My husband still spends his vacation money on his hobbies

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  • For Love & Money is a bi-weekly Insider column that answers your questions about relationships and money.
  • This week, a reader asks how to tell her husband to stop spending his vacation money on himself.
  • Our columnist says it’s hard to change long-term dynamics, but you have to be direct.
  • Have a question for our columnist? Write to For Love & Money using this Google form.

Dear for love and money,

I am a happily married person. We get along great and don’t fight “a lot” about money, but we are opposites in every way possible… especially in how we evaluate things versus experiences.

I value experiences. I want to use all of our money for family vacations and excursions and activities that will create memories. However, my spouse didn’t experience these things until after we got married, so he appreciates the things that were a more significant part of his childhood than he did. Therefore, he wants to spend our leisure money on his expensive (very expensive, thousands of dollars) hobbies.

I don’t blame him, he works so hard, but he seems to me to be deranged. How do I get it out? How should we divide things and prioritize?

Sincerely,

Homeward travel enthusiast


Dear Homebound,

You say you don’t hold a grudge against your husband, but you’ve also used the word “deranged” to describe the financial aspect of your relationship. The two aren’t necessarily contradictory to each other, but I think the dissonance deserves honest examination. Because the tone of your letter seems torn between how you want to feel about it—excited that your husband indulges his every whim—and frustrated that he doesn’t seem to extend the same generosity to you.

But you clearly admire your husband and see him as a good person. This is why the problem you described in your letter seems less of a dilemma and more of a challenge.

Have a conversation about spending your money going forward

“Dilemma” denotes a person enmeshed in a complicated situation. While your situation may be difficult, it’s simple: You need to change your family’s current spending habits. This will mean having a conversation with your husband and staking your claim over half of your shared spending money.

You don’t explain in your letter why, up to this point, your husband’s values ​​have defined most of your family’s expenses. I can think of a dozen possible reasons for this: perhaps her financial contribution is higher than yours, perhaps her reasons for avoiding experiences you crave are valid ones that you respect, such as a fear of flying or a job that offers little free time paid. Or perhaps you’re a woman used to following traditional gender roles in your marriage.

But while these various reasons I’ve figured may make it more emotionally difficult for you to assert your rights, my response to your situation remains the same: You and your husband are equals in your marriage, and you both have an equal say in how you spend. your family’s income.

And basically, since you’re married to a nice person, you need to realize that your reluctance to simply put 50% of your spending money into a vacation fund is due to your own problems and not some real threat that your husband represents.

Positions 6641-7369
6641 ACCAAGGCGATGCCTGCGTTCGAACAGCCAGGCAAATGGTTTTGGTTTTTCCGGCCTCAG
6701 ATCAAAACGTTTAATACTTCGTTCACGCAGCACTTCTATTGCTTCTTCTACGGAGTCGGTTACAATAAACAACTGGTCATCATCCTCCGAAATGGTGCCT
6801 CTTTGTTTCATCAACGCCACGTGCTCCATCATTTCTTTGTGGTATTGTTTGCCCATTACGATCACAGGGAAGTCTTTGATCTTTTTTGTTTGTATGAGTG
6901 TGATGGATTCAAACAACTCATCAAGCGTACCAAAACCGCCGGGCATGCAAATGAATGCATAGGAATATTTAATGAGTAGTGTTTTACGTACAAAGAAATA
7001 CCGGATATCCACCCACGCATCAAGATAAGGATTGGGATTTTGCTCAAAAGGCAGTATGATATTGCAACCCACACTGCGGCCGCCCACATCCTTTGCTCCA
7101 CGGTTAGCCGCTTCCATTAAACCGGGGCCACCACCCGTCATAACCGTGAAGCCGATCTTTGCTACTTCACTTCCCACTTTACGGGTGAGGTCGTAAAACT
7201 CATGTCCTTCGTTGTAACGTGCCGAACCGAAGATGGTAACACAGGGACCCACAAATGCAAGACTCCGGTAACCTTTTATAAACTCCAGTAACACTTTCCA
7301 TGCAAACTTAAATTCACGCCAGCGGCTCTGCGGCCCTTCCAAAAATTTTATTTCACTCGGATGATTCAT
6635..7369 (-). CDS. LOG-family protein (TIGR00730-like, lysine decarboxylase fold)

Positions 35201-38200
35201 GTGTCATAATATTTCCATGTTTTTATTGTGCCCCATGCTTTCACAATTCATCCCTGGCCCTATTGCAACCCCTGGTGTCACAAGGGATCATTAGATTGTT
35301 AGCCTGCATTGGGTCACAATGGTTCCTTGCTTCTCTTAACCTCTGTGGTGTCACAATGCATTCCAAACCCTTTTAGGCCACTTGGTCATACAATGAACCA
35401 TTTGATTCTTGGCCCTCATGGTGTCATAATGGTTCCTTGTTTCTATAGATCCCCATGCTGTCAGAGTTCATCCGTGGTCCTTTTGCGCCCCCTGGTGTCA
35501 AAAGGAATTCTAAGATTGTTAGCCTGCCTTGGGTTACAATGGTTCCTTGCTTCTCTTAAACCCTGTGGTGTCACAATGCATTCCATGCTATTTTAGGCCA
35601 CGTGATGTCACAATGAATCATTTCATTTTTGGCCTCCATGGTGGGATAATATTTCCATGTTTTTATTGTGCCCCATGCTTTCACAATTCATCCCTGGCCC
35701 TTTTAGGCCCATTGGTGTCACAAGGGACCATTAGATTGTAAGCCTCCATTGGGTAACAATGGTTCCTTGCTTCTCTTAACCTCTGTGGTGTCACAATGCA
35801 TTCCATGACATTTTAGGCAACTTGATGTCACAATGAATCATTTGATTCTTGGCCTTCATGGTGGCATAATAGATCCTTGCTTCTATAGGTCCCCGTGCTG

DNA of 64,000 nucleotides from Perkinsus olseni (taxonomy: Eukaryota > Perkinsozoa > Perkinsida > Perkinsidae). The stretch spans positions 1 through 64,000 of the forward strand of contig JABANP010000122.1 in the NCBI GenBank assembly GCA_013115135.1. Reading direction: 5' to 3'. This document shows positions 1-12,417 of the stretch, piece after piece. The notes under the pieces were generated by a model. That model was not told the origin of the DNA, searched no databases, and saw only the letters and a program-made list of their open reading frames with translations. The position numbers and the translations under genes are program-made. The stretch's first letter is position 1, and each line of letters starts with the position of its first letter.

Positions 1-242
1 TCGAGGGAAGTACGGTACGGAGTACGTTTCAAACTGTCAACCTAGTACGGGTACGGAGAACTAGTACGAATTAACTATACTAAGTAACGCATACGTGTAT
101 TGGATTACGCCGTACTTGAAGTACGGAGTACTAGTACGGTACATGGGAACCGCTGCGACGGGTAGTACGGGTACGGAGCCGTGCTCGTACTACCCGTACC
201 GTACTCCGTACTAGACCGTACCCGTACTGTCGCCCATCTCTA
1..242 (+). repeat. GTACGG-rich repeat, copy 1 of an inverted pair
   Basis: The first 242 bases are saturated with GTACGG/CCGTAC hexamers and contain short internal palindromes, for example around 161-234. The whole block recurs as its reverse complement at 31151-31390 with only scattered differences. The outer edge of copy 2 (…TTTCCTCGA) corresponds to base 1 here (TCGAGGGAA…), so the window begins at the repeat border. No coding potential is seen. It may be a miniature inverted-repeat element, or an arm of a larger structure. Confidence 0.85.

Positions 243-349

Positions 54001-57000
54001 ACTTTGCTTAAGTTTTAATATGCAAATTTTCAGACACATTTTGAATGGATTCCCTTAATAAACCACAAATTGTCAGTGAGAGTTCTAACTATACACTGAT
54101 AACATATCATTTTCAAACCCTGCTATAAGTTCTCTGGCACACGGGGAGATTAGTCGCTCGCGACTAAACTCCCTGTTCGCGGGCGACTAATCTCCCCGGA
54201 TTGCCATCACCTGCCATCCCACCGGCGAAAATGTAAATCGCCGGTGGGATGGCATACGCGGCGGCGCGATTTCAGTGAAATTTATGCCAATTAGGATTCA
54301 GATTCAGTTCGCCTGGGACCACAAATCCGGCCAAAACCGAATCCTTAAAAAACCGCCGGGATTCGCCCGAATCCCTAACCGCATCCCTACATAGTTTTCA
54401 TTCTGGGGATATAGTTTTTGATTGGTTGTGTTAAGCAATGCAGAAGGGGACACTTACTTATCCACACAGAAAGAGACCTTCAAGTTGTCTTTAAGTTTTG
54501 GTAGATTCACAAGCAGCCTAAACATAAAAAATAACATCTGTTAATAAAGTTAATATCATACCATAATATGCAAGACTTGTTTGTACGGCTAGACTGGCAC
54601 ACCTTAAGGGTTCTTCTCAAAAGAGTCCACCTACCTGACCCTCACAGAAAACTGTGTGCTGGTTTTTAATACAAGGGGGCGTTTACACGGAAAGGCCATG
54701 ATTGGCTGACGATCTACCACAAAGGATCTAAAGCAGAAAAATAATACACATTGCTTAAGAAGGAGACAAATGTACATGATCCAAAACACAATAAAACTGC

What to tell your husband

This doesn’t mean you won’t get pushback if you buy tickets to a cruise before he can spend that cash on a classic sports car. Whenever we change long-term dynamics, the people who benefit most from those dynamics will feel ripped off. And I wouldn’t suggest you push for retroactive equality. Don’t say, “You’ve had your way for the past 10 years. Now it’s my turn to decide how we allocate our income.”

Talk to your husband. You might say, “Going on a family vacation this year is important. I’ve done some research and it looks like it’s going to cost us X amount. I’m setting aside money every month, which means our leisure budget will be cut in half.” .”

If he protests that this will delay plans he already had for that money, tell him what you told me: You have different financial goals, and while you love watching him enjoy his hard-earned money, there has to be equality between you in the pursuit of those goals.

Perhaps doing more activities together will change your husband’s mind

This brings me to my final tip. I never recommend attaching moral weight to arbitrary spending. I love attending concerts and staying in boutique hotels, and other people like to drive around their subdivisions in big size pickup trucks. I may not understand this preference, but I don’t need to understand it to respect it—to each his own.

However, you mentioned that your husband’s preference for things over experiences stems from a lack of exposure in childhood. And I wonder if he takes more vacations and hikes and family outings, if your priorities start to align.

Often, what we think are our values ​​are actually our comfort zones. And being pushed out of our comfort zone is, by definition, uncomfortable. Choosing discomfort, especially in the area of ​​leisure spending, is never an attractive prospect. So, if your husband rarely travels out of state or sleeps in different beds than his own, the idea of ​​going out and trying new things can feel intimidating and uncomfortable.

Once you’ve reclaimed half the money you spent and your husband is forced out of his comfort zone, there’s a good chance he understands why you value experiences over things. Together you can experience moments that you both can remember later. And with each new experience, she will probably feel more comfortable than he does.

And even if he always values ​​things over experiences, there will come a time when he too can say, “I don’t despise my partner for these moments that bring him so much joy.”

I cheer for both,

For love and money

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